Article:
Last updated: 2010/05/25
Gaggle Genome Browser
|Build Date:||2010/05/07 16:22|
|Processor Name:||Quad-Core Intel Xeon|
|Processor Speed:||2.66 GHz|
|Name:||Windows XP box|
|Processor Name:||AMD Athlon 2600+|
|Processor Speed:||1.92 GHz|
Rendering speed in GGB depends on several factors, but mainly depends on the number of features drawn and the complexity of the rendering. Complexity is a function of how many distinct tracks are drawn, the computing necessary to assign visual properties such and color and location and the complexity of the shapes being drawn (for example circles are more costly than rectangular shapes). Rendering is reasonably fast for feature counts into the low 10,000's.
Distributions of rendering time reflect specific usage patterns which were simulated by randomly scrolling both short and longer distances at a fixed zoom level. Since these are not precisely standardized loads, exact distributions are at best approximate. However, the general shapes of the distributions are informative. Distinct peaks are visible representing optimal rendering and rendering slowed by fetching uncached data from the DB or garbage collection. Other factors that may influence rendering time are the loads in the Swing event queue and in the program's internal task queue, disk seek time and overall system load.
We tested a maximum database size of 13G, which is stores single nucleotide RNA-seq for Human chromosome 1 (simulated with fake data). Rendering shows no discernible dependency on the size of the underlying database or the count of total features contained in the database.
We have not tried to rigorously tune the cache size. A small performance improvement could probably be achieved by doing so.
Rendering times are shown for 4 datasets of varying complexity, in milliseconds.
8 tracks of single nucleotide resolution RNA-seq data. Below, we show the 200k feature zoom level, which typically renders in under 1/4 of a second on the workstation. Demo available.
DB size: 358M
Total features: 43,278,382
Summary at 200k features (211 samples)
Min. 1st Qu. Median Mean 3rd Qu. Max. 89.0 95.5 160.0 280.0 386.5 1209.0
Summary at 2M features (139 samples)
Min. 1st Qu. Median Mean 3rd Qu. Max. 718 2716 2841 2788 2927 3282
39 total tracks, including heatmap display of tiling array data. Dataset also contains RNA-seq, not shown. The screenshot shows the 20k feature view, which typically renders in about 3/4 of a second.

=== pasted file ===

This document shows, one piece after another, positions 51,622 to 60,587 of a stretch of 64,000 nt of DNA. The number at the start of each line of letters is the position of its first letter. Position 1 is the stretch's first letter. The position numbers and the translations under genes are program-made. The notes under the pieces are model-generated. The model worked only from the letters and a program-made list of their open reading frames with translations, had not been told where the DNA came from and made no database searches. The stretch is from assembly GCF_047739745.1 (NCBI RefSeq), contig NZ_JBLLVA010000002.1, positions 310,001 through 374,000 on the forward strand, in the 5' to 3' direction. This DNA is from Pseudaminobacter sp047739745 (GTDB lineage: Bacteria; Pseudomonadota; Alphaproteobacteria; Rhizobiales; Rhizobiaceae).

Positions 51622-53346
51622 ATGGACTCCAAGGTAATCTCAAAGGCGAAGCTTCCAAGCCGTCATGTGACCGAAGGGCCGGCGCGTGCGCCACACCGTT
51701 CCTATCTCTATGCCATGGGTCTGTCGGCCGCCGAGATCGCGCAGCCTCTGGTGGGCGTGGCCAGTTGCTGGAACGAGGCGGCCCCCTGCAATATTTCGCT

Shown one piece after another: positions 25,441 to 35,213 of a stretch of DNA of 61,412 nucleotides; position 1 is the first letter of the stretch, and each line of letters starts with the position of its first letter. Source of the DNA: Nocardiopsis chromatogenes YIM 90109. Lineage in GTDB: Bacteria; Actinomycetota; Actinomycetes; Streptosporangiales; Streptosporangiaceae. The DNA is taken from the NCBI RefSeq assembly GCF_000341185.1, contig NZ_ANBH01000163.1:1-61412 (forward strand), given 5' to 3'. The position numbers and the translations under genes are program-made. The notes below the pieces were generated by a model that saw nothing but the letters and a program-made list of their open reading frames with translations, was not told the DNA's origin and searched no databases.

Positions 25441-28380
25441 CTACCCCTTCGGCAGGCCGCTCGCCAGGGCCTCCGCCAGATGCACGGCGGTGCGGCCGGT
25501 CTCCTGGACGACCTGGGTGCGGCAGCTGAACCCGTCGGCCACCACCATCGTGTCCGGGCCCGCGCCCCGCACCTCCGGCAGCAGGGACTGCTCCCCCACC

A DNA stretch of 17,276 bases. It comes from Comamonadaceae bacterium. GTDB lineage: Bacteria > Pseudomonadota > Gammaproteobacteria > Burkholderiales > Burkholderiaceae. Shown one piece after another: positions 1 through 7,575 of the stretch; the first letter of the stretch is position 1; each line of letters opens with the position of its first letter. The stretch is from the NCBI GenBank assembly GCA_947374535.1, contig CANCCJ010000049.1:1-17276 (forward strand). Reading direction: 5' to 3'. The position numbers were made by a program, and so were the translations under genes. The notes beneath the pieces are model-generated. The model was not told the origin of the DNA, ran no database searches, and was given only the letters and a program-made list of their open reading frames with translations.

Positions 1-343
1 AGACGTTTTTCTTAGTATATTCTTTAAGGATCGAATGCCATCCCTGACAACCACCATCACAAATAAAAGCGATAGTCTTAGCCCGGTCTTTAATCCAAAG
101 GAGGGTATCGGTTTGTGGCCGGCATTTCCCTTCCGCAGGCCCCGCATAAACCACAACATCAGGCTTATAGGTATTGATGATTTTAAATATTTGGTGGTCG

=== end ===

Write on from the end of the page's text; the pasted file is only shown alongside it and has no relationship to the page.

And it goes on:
DB size: 573M
Total features: 27,401,764
Summary at 10k features (382 samples)
Min. 1st Qu. Median Mean 3rd Qu. Max. 213.0 364.0 376.5 399.7 432.0 681.0
Summary at 20k features (191 samples)
Min. 1st Qu. Median Mean 3rd Qu. Max. 700.0 727.5 780.0 787.2 806.5 1267.0
Summary at 40k features (66 samples)
Min. 1st Qu. Median Mean 3rd Qu. Max. 1475 1507 1558 1611 1681 2042
Summary at 200k features (52 samples)
Min. 1st Qu. Median Mean 3rd Qu. Max. 5863 6026 6102 6297 6272 8882
Growth series of 14 tracks of tiling array data with segmentation. 30 total tracks. Growth curve demo available (under item 6)
DB size: 258M
Total features: 7,251,794
Summary at 200k features (209 samples), 512M max heap, 314M total memory used
Min. 1st Qu. Median Mean 3rd Qu. Max. 482.0 495.0 500.0 587.1 534.0 1743.0
Summary at 200k features (121 samples), 65M max heap
Min. 1st Qu. Median Mean 3rd Qu. Max. 494.0 505.0 512.0 668.1 596.0 1751.0
Summary at 200k features (117 samples) on low end hardware, 512M max heap
Min. 1st Qu. Median Mean 3rd Qu. Max. 812 843 922 1420 2171 3812
Summary at 200k features (236 samples) on low end hardware, 65M max heap
Min. 1st Qu. Median Mean 3rd Qu. Max. 797.0 828.0 844.0 1244.0 995.8 7656.0
Ideally, comparisons would be done with standardized loads, but since we don't have an automated way of doing this, we simulate typical usage by randomly scrolling back and forth at a fixed zoom level. In spite of this, the timing results reported here are reasonably reproducible, as shown below.
Here, performance is compared on different machines and different JVM heap sizes. Except where indicated, this analysis was done with the default JVM heap size of 65M, which is probably too restrictive. A heap size of 512M gives little improvement in median rendering times but a noticeable decrease in maximum rendering times. Our two machines were a workstation class Mac and a low-end Windows XP box. As expected, rendering times go up on the slower machine, but performance remains adequate and the UI remains responsive.
Using artificial data, we simulated 1 track of single base resolution data on human chromosome 1, which has a length of ~250 million bps. Although this dataset has many more features than other datasets, it's complexity is very low, so it renders fast. Shown is the 200k feature view.
Due to our early use-cases, we assume irregular genome coordinates, which is typically the nature of tiling arrays. This is inefficient for data where we could take advantage of the regularity of the genome coordinates. Doing so should enable this data to be stored in ~250M * 8 (bytes) * 2 (strands) = 4G, plus reasonable overhead. However, rendering speed remained quick and the program remained responsive, except while indexing which need not be a user-facing function, showing the viability of the software for very large datasets.
DB size: 13G
Total features: 494,533,116
Summary at 200k features (610 samples)
Min. 1st Qu. Median Mean 3rd Qu. Max. 14.00 15.00 33.50 97.75 126.00 631.00
Summary at 2M features (253 samples)
Min. 1st Qu. Median Mean 3rd Qu. Max. 284 399 1667 1798 2310 4774
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